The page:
To be honest, I can't claim to understand why Bugsy Malone is enacted entirely by children. To be even more honest, I also don't understand the appeal of having a child-acted movie sung by adults. It's definitely creepy, whether intentionally or not.
The class struggles, while addressed, aren't necessarily a main theme in the film. The plight of the janitor, who wants to be a dancer, is dramatized in a brief song and dance number. However, it never comes back, and he never gets to realize his dream-- he simply remains complacent with the status quo and fades into the background as the gangsters descend into chaos.
The Depression Era economic hardships are only mentioned once, and they're coated with the same candy glaze as everything else. When Bugsy and Sam are looking for new talent, they're able to find willing and able men (boys) at the soup kitchen. After the hungry sing and tap dance about the condition on the table (knocking off their soup and bread), they proceed to be eagerly recruited by gangsters. Now, this could be seen as poor plot development, or as some sort of social commentary on how crime is bred by necessity. The second one is more interesting and gives more credit to the writer, so let's go with that one.
Meanwhile, the individual that capitalizes on human desires and the weakness of others is, in the end, "splurged" like everybody else. However, he or she is, according to the optimistic refrain at the end, just as valuable a human being and completely redeemable. His or her (mostly his) actions in this world were driven by the same need as everyone else's were, and his wrongdoings were simply a result of being born to the wrong circumstances never having access to support, love, or understanding. In this, the fact that all the characters are children becomes important. They're all children, and this entire movie was a play. They didn't die, but adults who act like them do. They, like the future of humankind, have hope if they learn how to treat each other well and how to satisfy their own needs without hurting others.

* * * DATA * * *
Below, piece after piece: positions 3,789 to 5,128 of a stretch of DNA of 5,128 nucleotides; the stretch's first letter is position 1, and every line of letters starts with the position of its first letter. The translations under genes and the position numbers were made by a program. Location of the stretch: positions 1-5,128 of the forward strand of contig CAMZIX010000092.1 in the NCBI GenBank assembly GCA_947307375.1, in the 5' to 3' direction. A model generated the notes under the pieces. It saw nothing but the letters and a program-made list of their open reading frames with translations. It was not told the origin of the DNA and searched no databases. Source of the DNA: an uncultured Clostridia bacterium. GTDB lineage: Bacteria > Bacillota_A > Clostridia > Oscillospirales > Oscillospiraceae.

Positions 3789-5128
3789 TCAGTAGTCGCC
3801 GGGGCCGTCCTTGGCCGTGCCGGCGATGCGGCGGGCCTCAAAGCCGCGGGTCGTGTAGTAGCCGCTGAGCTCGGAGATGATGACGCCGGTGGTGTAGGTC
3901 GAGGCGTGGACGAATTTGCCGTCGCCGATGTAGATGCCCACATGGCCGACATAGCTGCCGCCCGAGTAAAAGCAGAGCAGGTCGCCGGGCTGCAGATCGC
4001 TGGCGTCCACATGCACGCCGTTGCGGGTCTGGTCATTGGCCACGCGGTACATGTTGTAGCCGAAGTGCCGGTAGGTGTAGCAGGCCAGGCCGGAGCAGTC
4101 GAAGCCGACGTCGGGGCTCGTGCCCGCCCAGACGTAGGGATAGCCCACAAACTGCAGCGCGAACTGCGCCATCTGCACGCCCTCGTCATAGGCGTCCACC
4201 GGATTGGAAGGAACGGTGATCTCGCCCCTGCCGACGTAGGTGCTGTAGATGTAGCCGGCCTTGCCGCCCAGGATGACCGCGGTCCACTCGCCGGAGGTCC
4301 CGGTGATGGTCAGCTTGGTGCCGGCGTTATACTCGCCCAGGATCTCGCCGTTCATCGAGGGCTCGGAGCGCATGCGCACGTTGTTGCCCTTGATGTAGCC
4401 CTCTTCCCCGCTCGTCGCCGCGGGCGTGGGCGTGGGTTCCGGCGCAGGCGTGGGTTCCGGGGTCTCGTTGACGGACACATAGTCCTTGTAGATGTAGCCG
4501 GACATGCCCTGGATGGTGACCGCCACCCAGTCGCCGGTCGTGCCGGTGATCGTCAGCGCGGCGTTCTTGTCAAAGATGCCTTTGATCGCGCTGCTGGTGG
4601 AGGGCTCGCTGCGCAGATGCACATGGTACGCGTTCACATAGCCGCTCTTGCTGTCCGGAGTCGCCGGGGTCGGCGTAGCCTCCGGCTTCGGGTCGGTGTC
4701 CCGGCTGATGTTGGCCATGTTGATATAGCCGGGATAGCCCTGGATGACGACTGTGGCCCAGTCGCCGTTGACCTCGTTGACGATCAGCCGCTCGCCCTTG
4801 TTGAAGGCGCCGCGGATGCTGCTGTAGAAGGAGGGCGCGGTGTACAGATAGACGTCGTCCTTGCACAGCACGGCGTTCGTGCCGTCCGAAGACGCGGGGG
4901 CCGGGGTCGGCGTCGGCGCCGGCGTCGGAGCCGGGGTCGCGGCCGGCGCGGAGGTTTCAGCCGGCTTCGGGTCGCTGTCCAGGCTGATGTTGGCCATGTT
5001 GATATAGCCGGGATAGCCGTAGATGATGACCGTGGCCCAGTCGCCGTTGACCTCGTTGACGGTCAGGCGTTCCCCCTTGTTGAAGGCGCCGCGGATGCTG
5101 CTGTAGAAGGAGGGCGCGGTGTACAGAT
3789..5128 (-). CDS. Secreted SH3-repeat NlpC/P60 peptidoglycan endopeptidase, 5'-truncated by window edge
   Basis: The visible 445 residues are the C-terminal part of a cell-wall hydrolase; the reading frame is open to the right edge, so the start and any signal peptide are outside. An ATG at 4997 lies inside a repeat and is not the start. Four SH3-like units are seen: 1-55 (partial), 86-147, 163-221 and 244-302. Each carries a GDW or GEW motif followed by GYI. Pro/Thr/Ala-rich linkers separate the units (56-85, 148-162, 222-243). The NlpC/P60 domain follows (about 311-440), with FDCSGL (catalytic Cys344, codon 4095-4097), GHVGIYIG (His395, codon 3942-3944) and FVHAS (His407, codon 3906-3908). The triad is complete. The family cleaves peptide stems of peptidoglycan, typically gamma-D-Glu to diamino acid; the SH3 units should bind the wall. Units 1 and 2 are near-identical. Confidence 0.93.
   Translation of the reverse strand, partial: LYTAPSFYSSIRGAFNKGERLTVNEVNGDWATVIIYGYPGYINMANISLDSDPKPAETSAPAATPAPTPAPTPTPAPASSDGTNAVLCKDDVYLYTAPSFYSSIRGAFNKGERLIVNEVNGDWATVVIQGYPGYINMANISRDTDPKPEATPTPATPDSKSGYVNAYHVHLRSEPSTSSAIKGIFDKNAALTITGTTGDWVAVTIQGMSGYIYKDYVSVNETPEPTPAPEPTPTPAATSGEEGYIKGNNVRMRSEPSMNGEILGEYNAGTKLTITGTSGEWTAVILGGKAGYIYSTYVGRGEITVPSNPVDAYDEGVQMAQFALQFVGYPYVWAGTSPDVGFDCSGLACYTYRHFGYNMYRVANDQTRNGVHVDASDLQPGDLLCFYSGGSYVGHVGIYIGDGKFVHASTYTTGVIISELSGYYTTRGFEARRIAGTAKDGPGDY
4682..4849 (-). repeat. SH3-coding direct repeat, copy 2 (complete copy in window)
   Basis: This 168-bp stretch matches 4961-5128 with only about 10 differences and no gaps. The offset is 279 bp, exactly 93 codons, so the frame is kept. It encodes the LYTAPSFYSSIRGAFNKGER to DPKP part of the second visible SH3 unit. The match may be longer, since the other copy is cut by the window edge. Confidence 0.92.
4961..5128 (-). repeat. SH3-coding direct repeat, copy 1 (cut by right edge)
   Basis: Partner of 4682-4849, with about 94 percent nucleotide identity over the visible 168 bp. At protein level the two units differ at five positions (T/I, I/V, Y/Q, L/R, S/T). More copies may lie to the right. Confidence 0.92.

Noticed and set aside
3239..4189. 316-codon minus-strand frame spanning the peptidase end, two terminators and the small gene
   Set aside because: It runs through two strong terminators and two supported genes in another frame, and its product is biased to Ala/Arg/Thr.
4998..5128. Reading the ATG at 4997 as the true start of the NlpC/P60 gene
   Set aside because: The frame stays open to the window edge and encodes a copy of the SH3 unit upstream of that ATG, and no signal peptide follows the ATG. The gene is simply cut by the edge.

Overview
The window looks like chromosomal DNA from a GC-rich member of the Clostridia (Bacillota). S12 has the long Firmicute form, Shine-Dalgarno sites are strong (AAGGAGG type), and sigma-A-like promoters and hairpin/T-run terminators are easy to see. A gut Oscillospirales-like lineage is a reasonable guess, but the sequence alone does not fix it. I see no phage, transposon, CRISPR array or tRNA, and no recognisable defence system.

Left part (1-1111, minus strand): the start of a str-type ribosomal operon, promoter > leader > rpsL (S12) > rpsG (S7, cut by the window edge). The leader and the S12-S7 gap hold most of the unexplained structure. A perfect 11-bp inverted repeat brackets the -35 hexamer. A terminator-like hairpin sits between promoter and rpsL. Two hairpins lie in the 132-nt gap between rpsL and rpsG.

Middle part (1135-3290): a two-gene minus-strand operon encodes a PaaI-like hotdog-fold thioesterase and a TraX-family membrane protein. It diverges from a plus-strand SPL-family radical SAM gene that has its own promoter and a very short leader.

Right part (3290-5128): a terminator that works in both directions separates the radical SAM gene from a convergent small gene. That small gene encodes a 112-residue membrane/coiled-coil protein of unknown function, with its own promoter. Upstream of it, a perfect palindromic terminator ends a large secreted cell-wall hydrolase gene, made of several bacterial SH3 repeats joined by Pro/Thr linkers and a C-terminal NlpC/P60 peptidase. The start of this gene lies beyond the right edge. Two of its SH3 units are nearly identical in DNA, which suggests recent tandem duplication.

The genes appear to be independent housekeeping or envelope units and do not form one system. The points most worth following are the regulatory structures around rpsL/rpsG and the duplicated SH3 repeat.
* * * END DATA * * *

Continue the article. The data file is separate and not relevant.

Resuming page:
Of course, there's still the issue of the singing voices being dubbed by adults. I thought that this was incredibly jarring, because most of the dubbing jobs seemed only partly synchronized with the images on the screen. Whether this was because of a bold philosophical choice, or because they weren't able to find child actors who could sing, I don't know. While I give credit to the writers for the social commentary, I can't say that the singing dub-job had any thematic effects. Even the director and composer later doubted this choice, which was more of a production-related decision than an artistic one. However, if one wants to be incredibly generous to the creators of Bugsy Malone, one can argue that the use of adult voices was a method for tying the action in the film, acted out by children, to the adult world.
Bugsy Malone is a unique film. But whether by choice or by accident, the effect of the movie's casting choices and musical numbers is one that leaves you thinking: "Whaaaaaaaaaaaaat?"